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17 April 2014 12:48 pm ,
Vol. 344 ,
Officials last week revealed that the U.S. contribution to ITER could cost $3.9 billion by 2034—roughly four times the...
An experimental hepatitis B drug that looked safe in animal trials tragically killed five of 15 patients in 1993. Now,...
Using the two high-quality genomes that exist for Neandertals and Denisovans, researchers find clues to gene activity...
A new report from the Intergovernmental Panel on Climate Change (IPCC) concludes that humanity has done little to slow...
Astronomers have discovered an Earth-sized planet in the habitable zone of a red dwarf—a star cooler than the sun—500...
Three years ago, Jennifer Francis of Rutgers University proposed that a warming Arctic was altering the behavior of the...
- 17 April 2014 12:48 pm , Vol. 344 , #6181
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ScienceShot: The Secret Eyes of Bees
5 August 2010 8:01 pm
Humans generally see only what's right in front of them, but bees see almost in a full circle. Their eyes come equipped with a field of view more than 300 degrees around, enabling them to take in more than three-fourths of their surroundings. To see what that world view looks like, researchers set up a video camera behind a convex mirror, so light from the sides bounced off the mirror and into the lens. The process gave them two images: a central image and an outer image, which they combined to create a complete picture. It's not a perfect copy of bee vision, the team reports online today in Bioinspiration & Biomimetics. The camera only covers a 280-degree field of vision, and the insects can't see red, either, so the world should have a turquoise or purplish tinge. But the researchers hope the expanded field of view could one day help mobile robots or light-weight flying vehicles better navigate their surroundings.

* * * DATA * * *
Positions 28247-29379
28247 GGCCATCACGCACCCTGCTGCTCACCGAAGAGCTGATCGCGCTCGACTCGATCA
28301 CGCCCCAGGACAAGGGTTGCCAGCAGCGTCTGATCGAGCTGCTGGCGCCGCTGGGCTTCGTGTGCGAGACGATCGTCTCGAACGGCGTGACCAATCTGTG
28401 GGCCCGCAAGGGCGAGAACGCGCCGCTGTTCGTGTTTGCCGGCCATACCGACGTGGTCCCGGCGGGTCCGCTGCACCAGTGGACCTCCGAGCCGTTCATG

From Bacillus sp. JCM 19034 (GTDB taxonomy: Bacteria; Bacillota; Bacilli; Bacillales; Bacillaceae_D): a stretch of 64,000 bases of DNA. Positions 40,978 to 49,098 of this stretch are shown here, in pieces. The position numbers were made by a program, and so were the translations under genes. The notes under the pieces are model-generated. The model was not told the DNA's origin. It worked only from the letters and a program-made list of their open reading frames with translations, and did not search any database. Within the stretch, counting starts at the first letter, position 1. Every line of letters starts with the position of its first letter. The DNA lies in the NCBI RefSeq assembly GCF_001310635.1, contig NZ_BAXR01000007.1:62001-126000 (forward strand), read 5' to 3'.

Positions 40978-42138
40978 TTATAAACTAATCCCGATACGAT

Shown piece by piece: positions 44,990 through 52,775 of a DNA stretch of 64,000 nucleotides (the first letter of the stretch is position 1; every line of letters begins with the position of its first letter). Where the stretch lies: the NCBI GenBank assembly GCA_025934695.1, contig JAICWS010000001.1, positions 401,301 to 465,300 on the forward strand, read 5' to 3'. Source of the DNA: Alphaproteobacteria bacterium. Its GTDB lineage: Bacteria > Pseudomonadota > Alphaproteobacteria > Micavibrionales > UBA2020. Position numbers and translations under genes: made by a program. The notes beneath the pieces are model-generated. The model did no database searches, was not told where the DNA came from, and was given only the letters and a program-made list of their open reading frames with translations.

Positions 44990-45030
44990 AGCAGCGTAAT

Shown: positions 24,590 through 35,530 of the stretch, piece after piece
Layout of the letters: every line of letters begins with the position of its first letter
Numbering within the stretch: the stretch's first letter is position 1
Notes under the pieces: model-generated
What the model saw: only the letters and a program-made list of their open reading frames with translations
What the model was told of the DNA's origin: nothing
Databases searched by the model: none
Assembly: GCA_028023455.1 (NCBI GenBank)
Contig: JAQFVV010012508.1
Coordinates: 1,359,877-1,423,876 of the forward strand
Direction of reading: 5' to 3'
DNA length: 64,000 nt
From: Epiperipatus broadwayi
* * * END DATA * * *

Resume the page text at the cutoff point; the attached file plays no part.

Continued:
See more ScienceShots.
*This item has been corrected. It originally stated that bees have a 280-degree field of view, rather more than a 300-degree view. The camera only covers a 280-degree field of vision.